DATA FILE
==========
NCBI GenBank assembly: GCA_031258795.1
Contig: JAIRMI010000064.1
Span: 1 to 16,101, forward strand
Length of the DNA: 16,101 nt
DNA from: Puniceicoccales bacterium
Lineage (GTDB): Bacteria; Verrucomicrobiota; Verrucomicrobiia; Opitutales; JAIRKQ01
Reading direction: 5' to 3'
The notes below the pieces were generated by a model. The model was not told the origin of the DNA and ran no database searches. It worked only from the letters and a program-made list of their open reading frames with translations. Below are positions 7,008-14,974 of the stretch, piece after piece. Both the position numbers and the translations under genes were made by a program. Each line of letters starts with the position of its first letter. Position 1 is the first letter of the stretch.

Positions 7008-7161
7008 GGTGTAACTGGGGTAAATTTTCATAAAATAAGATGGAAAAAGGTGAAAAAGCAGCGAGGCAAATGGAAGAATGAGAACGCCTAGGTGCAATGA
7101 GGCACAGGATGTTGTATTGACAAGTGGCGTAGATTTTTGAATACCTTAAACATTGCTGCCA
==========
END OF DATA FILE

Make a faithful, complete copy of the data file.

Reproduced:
NCBI GenBank assembly: GCA_031258795.1
Contig: JAIRMI010000064.1
Span: 1 to 16,101, forward strand
Length of the DNA: 16,101 nt
DNA from: Puniceicoccales bacterium
Lineage (GTDB): Bacteria; Verrucomicrobiota; Verrucomicrobiia; Opitutales; JAIRKQ01
Reading direction: 5' to 3'
The notes below the pieces were generated by a model. The model was not told the origin of the DNA and ran no database searches. It worked only from the letters and a program-made list of their open reading frames with translations. Below are positions 7,008-14,974 of the stretch, piece after piece. Both the position numbers and the translations under genes were made by a program. Each line of letters starts with the position of its first letter. Position 1 is the first letter of the stretch.

Positions 7008-7161
7008 GGTGTAACTGGGGTAAATTTTCATAAAATAAGATGGAAAAAGGTGAAAAAGCAGCGAGGCAAATGGAAGAATGAGAACGCCTAGGTGCAATGA
7101 GGCACAGGATGTTGTATTGACAAGTGGCGTAGATTTTTGAATACCTTAAACATTGCTGCCA